How Great Media Companies Fail on the Internet
There is no media company today that is unaware about the great opportunities in Digital. Many of these are fantastic companies, with strong management, fabulous brands and some of the world’s most talented people. Yet when it comes to Digital Media, industry paragons flounder. Why is that?
There seems to be a pattern to Digital Failure. Senior management makes interactive media a “top” priority. Success is to be achieved at “all costs.” Consultants are hired, offsite meetings held, strategies proposed and vetted. All of this is done with the diligence, thought and big budgets with which they became so successful in the first place.
Unfortunately, it is this same approach that has served them so well in the past that dooms successful media companies to Digital Failure. The problem is that best practices in Offline Media can become worst practices Online.
Common “Old Media” Mistakes
Failure to scale the business to the opportunity: Part of the reason that many media companies fail is precisely because they make the stakes too high. They go too fast and spend too much. They often find that they spend much more than the immature, heavily segmented Digital market can earn a return on. (See Disruptive Innovation)
To make matters worse, their competitors are doing the same so competition for scarce resources becomes fierce, raising investment further and making it harder to earn a profit.
Top-Down Management: Usually, top management wants to be involved personally with Digital initiatives because They are so important. Not only does this contribute to the scale problem, it squelches innovation on the ground. When the boss is around, people’s jobs are on the line – risk taking inevitably loses out to conformity and “yes men.”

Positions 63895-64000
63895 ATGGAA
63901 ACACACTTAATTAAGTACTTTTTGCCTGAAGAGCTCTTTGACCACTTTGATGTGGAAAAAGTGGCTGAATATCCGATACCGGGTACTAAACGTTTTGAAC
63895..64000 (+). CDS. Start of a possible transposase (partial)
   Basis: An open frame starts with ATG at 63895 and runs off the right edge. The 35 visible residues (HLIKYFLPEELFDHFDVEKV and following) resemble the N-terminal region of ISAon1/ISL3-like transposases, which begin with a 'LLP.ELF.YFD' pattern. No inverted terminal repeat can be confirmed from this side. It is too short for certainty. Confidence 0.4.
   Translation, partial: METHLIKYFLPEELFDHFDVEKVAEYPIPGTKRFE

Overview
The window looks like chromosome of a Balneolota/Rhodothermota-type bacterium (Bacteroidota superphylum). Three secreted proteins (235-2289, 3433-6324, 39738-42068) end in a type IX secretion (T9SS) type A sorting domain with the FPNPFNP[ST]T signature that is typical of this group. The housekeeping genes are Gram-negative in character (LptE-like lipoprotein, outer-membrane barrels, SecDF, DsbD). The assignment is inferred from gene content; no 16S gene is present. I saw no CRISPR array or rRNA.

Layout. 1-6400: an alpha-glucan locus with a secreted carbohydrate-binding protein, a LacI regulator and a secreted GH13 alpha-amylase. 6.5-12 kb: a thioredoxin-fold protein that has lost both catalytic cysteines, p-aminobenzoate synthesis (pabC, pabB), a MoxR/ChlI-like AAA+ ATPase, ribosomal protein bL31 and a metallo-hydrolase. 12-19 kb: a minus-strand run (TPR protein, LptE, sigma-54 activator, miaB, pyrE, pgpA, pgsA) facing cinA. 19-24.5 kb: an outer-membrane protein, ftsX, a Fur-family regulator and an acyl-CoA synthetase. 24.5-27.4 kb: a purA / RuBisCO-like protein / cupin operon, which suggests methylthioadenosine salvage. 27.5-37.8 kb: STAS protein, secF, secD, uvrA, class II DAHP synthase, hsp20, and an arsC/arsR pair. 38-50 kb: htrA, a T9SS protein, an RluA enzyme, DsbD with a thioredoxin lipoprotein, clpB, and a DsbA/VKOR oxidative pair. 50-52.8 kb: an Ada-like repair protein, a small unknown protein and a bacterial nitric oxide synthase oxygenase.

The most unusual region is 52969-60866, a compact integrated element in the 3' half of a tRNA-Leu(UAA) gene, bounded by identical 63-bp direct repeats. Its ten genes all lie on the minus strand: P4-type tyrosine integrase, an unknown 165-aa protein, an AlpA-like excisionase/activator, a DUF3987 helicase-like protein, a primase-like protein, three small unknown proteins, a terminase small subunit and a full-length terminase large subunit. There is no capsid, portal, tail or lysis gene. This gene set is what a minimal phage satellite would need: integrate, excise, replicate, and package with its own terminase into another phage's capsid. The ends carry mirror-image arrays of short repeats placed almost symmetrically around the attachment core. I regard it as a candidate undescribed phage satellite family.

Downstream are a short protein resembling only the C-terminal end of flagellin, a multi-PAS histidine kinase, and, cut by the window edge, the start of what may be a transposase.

Overemphasis on Process: Successful media companies have developed a lot of processes and best practices, and that is a big reason that they have succeeded. Naturally, they want to do the same in the all-important digital arena.
Unfortunately, nobody understands interactive media that well and new standards are being created every day. Process needs to be created and that takes a lot of trial and error. Digital Media is about becoming, not being. You have to be constantly learning.
Strategic Rigidity: After big plans are made and big budgets are set, nobody wants to admit it when things start going the wrong way. There is too much riding on the initiative.
It’s an unfortunate situation, because traditional media companies have a lot to offer the digital world (See 5 Things “New Media” Can Learn from “Old Media“) However, in order to succeed, legacy companies will have to do some paradigm shifting.
How to break the cycle
In order to break the cycle, traditional media companies need to do more of the same, but totally different. By more of the same, I mean that these companies already know how to inform, engage and excite audiences. Top media companies have already built brands that people not only love, but help them define themselves.
When a woman says see reads Cosmo or watches MTV, she is defining herself quite differently from one who reads Good Housekeeping and watches Lifetime.
However, as consumer media behavior changes, media incuments will need to learn how to do the old things in new ways and that will entail breaking some old taboos.